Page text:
“To accept this election would, in fact, devalue the worth of elections in building democracies around the world.”
That’s what Lorne Craner, the president of the US International Republican Institute, said Monday about Cambodia’s July 26 elections. He was speaking to a US Congress subcommittee on Asia and the Pacific.
“While the July 26 election day itself impressed many observers, including IRI, those of us who monitored the pre-election process, and remained to observe the counting and longer-term post-election events, believe that…this election fell below the standard needed to be judged acceptable,” Craner told US lawmakers.
IRI condemned the election process as a whole and particularly criticized the post-election period as not conducive to forming a democratic society. “In the longer term, after voting and counting have ended, Cambodia’s government has failed to act in the way one would expect in a democracy,” Craner said.
It cited a halt in vote counting in the mid-afternoon of July 27, the National Election Committee’s unwillingness to investigate more than a few of the more than 800 allegations of counting irregularities, the Constitutional Council’s similar refusal to hear the majority of complaints and the change in the seat allocation formula. “It should by now be clear that any hope for democracy in Cambodia lies not with Hun Sen, but with Cambodia’s opposition, whom we should support,” said Craner.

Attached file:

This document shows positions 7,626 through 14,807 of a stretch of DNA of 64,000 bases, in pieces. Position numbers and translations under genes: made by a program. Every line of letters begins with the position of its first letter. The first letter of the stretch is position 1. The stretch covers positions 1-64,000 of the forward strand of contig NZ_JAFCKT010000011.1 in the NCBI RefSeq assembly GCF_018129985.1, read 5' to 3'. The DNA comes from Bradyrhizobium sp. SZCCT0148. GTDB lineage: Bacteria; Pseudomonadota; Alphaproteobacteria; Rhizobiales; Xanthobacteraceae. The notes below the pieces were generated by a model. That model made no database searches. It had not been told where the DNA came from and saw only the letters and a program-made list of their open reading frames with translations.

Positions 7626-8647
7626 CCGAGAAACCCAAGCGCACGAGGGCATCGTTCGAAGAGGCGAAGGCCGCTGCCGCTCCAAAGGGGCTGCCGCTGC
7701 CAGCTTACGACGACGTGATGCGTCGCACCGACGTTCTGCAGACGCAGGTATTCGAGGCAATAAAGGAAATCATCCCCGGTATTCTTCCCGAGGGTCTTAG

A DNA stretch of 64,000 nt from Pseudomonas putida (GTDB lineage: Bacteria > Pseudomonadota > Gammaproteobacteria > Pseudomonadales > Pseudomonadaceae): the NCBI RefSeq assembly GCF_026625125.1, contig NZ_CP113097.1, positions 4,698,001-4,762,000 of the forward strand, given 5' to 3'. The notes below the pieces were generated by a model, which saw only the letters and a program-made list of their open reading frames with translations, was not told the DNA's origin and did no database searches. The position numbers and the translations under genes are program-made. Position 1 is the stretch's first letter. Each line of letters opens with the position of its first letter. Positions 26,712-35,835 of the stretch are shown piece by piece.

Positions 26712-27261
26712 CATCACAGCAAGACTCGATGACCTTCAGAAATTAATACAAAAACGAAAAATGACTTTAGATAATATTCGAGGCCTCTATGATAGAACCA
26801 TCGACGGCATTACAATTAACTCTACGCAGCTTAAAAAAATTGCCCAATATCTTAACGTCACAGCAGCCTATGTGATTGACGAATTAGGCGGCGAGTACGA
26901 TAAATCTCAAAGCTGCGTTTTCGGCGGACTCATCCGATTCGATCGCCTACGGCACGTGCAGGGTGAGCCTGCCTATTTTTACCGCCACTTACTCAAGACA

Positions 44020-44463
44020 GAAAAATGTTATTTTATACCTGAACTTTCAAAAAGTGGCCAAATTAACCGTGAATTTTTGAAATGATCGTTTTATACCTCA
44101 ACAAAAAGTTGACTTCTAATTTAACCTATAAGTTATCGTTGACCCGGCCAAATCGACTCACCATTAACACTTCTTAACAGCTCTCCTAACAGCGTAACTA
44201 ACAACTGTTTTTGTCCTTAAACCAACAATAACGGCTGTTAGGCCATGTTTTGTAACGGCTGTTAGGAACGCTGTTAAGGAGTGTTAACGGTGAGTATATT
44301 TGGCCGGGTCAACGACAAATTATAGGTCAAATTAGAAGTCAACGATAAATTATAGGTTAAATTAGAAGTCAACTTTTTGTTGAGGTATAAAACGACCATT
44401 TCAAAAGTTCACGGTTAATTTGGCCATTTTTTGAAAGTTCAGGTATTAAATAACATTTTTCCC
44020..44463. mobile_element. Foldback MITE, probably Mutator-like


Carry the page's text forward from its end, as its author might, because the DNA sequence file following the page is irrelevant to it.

The conclusions of IRI do not represent the views of the US government but will be taken into account by US international policy makers considering resumption of aid to pre-July 1997 levels.
IRI, which has observed more than 70 elections worldwide since 1993, monitored the election process and will release a summary report in the next few weeks, after testifying to both houses of the US Congress.
Craner lists intimidation of the opposition, a grenade attack thought to be directed at Sam Rainsy at the Ministry of Interior, the UN Center for Human Rights estimate of 20 people killed or missing during the weeks of demonstrations, Hun Sen’s accusation that Sam Rainsy was responsible for the Sept 7 grenade explosion at Hun Sen’s house and the travel ban on opposition politicians.
The group began monitoring the election process in August 1997. The year-long observation led IRI to characterize the July 26 election as “among the worst we have observed since 1993,” said Craner. The group believes the pre-election phase was marred by the aftermath of last July’s factional fighting, including “the murder of up to 100 opposition members.”